Marriage license and permit fees
Hair and makeup
Flowers and decorations
Attire and rings
Food and drink
Step #3: Choose a Location
I personally always recommend choosing a location before choosing a date, and here’s why…
Let’s say you fell in love with a beautiful location you saw online. It turns out the picture you saw was taken in North Cascades National Park in Washington State. Well, most locations in this area are only accessible from July – October due to snow. If you already had your heart set on a November elopement, then it would be pretty hard to let this location go.
That being said, it’s more efficient to find your dream location before solidifying the date, that way we can work around weather.
You’re probably thinking… How do I choose a location?
Such a great question! This ultimately comes back to step #1 where you created your vision board. Go back and look through the images you saved. What background to the images have in common?
If you didn’t create a vision board, sit down with your partner and discuss what is important to you when it comes to the location. I’ll leave some questions, along with some helpful location guides below to help you with this process.
What speaks to you more? Mountains, deserts, forests, or beaches?
Do you have any sentimental or meaningful places you two have been before?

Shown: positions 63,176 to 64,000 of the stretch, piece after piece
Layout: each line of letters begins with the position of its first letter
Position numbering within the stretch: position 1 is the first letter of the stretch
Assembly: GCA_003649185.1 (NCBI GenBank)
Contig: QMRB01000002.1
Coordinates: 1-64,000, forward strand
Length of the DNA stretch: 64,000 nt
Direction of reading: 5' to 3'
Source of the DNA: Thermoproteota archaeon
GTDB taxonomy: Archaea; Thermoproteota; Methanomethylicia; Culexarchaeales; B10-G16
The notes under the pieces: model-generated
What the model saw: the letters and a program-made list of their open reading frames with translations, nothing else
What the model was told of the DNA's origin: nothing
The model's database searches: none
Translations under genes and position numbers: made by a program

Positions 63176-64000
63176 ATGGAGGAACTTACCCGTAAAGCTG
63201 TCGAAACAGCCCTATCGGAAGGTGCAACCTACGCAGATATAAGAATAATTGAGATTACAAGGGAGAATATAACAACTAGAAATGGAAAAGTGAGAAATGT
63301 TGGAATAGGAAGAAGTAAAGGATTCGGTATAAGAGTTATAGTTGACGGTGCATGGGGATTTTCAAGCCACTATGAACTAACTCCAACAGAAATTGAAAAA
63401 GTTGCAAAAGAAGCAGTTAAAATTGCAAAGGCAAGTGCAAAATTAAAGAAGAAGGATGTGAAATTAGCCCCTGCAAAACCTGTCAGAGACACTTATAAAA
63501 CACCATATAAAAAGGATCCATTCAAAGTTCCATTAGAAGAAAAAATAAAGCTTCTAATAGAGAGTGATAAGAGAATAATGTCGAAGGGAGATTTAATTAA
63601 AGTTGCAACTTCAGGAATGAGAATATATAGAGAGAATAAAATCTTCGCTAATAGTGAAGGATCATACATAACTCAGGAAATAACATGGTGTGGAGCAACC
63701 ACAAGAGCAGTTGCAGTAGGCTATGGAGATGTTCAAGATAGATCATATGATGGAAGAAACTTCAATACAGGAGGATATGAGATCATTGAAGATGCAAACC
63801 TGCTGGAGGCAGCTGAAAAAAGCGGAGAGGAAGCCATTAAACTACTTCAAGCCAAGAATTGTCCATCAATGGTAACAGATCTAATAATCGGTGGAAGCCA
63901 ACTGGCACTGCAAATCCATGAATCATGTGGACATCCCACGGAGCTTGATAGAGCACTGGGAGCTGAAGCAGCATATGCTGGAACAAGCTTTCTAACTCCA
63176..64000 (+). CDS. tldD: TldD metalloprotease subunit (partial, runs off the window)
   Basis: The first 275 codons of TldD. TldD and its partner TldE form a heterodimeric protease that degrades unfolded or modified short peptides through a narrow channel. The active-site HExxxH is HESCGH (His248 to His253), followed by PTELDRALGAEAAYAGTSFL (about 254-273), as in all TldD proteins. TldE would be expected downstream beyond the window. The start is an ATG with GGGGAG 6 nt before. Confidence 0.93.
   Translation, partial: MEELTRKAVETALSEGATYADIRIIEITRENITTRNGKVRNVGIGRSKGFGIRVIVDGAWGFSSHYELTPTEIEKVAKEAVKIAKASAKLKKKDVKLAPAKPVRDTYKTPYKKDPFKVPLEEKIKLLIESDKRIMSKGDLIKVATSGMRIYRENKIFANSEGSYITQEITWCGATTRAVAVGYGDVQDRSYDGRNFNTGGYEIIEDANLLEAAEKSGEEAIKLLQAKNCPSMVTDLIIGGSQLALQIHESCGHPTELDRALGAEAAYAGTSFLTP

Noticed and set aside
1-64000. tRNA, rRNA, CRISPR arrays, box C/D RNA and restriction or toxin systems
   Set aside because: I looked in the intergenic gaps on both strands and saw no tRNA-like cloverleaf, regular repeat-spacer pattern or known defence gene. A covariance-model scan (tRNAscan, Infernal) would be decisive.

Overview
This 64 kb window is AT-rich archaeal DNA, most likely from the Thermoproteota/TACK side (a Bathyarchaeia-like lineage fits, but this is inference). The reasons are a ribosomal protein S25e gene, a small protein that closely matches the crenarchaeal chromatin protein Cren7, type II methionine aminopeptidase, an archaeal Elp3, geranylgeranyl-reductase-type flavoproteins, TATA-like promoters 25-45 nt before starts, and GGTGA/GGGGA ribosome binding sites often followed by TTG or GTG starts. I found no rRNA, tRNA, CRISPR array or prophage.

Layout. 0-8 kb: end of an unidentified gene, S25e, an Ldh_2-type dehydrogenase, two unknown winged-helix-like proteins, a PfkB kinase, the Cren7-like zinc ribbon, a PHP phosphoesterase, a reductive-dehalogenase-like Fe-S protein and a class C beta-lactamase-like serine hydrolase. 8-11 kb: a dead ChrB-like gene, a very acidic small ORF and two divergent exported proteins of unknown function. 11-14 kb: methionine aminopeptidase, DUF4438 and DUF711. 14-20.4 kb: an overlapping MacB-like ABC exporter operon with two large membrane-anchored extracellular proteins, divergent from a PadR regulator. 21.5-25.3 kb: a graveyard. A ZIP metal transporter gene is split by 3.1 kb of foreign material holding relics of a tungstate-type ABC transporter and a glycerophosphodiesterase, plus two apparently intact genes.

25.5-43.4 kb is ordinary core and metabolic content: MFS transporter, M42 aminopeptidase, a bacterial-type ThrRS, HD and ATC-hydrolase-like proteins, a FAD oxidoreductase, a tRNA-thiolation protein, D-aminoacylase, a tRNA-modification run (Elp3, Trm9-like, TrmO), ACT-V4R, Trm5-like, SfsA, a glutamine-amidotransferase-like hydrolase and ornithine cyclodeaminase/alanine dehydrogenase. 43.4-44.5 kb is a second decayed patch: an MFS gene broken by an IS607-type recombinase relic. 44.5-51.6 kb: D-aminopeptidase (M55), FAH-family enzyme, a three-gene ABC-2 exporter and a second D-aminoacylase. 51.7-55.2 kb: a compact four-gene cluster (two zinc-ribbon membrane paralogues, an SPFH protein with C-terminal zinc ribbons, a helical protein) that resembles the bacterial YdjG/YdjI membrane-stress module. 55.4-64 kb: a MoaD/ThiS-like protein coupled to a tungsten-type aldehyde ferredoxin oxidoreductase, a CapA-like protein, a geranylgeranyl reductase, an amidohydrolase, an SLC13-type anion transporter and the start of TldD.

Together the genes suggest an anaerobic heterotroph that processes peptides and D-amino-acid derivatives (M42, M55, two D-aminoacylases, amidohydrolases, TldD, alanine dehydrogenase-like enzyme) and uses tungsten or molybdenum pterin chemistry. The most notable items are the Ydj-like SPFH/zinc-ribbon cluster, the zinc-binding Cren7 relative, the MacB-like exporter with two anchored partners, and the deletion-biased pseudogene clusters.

Do you want to get married somewhere you’ve never been, or somewhere that feels familiar?
What do you want the weather to be like?
Do you picture a more secluded or popular area?
Best Places to Elope in California
Best Places to Elope in Washington
Best Places to Elope in Oregon
Best Places to Elope in Hawaii
Best Places to Elope in Alaska
Pro tip: If you don’t have a location picked out or need some help, skip this step and go to step #5 where you’ll book a photographer. If you book a photographer who specifically specializes in outdoor elopements, they may create a personalized location list, just for you. I personally send all my couples a questionnaire that helps me create personalized location lists filled with locations that are sure to blow the couple away.
Step #4: Choose a Date
This step is dependent on where you want to elope. For example, in October, snow has already hit the Washington mountains, but on the East Coast, fall has just begun.
When you think of your elopement experience, what do you think of? Do you think of the warm heat from the sun? Rainy and foggy days like the Pacific Northwest? Fresh snow on the ground covering pine trees? Newly blossomed wildflower meadows in front of a mountain?
Once you have chosen your location, ask your photographer what the best time to elope would be. More often than not, they have probably photographed at the location you’re looking at and will be able to tell you what time of year would be best.
You can also use Google for this step. Simply Google “best time to visit [location].” You’ll find multiple helpful articles detailing when the best time to visit is.
Pro tip: If privacy is important to you on your elopement day, consider eloping during the off-season on a weekday to avoid all the crowds.